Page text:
One of the problems of reading (mainly) English-language books is that a certain section of the world remains under-represented.
Events and characters are somewhat edited out of history if they did not directly intersect the history of the English-speaking people.
This becomes painfully true when we focus on the Victorian era, or more generally on the time in which the red was widespread on the map, and Britain ruled an empire.
Case in point: Pierre Gabriel Édouard Bonvalot.
An explorer and geographer, Bonvalot explored cCentral Asia in 1880-1882, his expedition financed by the French Ministry of Education. A second expedition in 1886-1887 saw him move east from Russian Central Asia to Sinkiang.
Now, I did not know anything about Bonvalot – which is mighty embarassing, considering I wrote a non-fiction book about explorers in Central Asia. I can plead non-guilty pointing out that my book covers only the first half of the 20th century.. but let’s face it, it’s embarrassing anyway.
Apparently, Bonvalot was not exactly an enlighted explorer: he was an ambitious and self-centered fortune-seeker, and he rubbed the Kyrghiz the wrong way with his cavalier attitude and penchant for not paying for supplies during his 86/87 expedition.
But the real fun began in 1889, when Bonvalot embarked on an expedition to Lhasa – the forbidden city at the heart of the mysterious and mostly unexplored Tibetan plateau.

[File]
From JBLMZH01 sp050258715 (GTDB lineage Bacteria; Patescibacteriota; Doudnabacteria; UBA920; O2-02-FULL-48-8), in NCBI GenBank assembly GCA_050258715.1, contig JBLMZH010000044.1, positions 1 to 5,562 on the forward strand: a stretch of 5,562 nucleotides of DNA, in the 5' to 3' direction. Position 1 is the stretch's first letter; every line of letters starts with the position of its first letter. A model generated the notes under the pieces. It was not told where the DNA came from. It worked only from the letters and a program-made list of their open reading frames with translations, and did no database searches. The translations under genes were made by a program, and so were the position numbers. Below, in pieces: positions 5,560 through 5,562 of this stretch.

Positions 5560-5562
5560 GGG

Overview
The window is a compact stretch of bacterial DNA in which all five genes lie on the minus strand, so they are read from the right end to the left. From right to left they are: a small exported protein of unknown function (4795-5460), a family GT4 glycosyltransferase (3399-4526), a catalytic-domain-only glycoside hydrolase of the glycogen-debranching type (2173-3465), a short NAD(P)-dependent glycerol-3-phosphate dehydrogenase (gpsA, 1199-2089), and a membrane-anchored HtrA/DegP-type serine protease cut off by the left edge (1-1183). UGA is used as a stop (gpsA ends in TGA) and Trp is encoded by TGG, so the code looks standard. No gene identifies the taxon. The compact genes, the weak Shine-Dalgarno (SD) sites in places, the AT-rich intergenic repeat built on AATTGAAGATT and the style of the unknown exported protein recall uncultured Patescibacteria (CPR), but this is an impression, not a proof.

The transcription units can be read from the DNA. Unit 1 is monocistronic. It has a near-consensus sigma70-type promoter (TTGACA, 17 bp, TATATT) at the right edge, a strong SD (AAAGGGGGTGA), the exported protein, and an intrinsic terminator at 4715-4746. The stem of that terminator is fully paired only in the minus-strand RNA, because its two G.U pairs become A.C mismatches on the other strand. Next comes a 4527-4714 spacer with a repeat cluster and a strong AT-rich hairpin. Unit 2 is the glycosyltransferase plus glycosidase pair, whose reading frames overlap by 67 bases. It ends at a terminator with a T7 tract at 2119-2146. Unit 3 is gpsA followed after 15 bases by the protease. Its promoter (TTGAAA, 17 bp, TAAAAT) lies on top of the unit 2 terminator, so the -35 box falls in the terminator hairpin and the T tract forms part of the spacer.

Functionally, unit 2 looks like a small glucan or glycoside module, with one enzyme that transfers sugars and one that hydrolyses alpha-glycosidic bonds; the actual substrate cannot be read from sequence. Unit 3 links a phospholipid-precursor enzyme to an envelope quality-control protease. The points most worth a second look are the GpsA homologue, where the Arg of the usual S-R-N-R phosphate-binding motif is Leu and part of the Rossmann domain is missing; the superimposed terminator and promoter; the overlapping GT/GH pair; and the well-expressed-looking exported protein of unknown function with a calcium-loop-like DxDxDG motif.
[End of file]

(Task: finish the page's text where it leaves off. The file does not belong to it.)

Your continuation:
The fun bit is, the expedition was financed by the Duke of Chartres (one of the pretenders to the throne of France) as a way to get his son Prince Henri of Orleans out of the limelight – the 22-years-old prince having apenchant for gamblig and bedding opera singers, which made him very popular with the press.
Henri of Orleans joined Bonvalot’s expedition as photographer and botanist.
The idea was to cross Central Asia, enter the resytricted territories of Tibet, and then follow the course of the Mekong river down to the Tonkin bay.
Quite an ambitious plan – which later took the shape of a book, aptly called De Paris au Tonkin à travers le Tibet inconnu… and you can find a free translated copy of it in the Internet Archive, together with many other books by Bonvalot.
But now comes what is – for me – the best bit of all this.
Because I discovered the existance of Gabriel Bonvalot thanks to a novel – Sophie Schiller’s Race to Tibet, a fine, old-fashioned adventure yarn that maybe takes a little time heating up, but when it goes off – and it does – it does with a proper bang.
Schiller’s historical novel features more than a little dash of the fantastic – throwing in ghosts of dead explorers, ancient prophecies and the avatar of Kali – which also pleases me no end, being as I am a fan of historical fantasy. And maybe Bonvalot is depicted a little too positively, but what the heck, this is an adventure novel, he’s the hero of the story.
All of which just goes to show once again that adventure stories are not just cheap entertainment.
But, incidentally, Race to Tibet is pretty cheap, as an ebook, and it is highly recommended.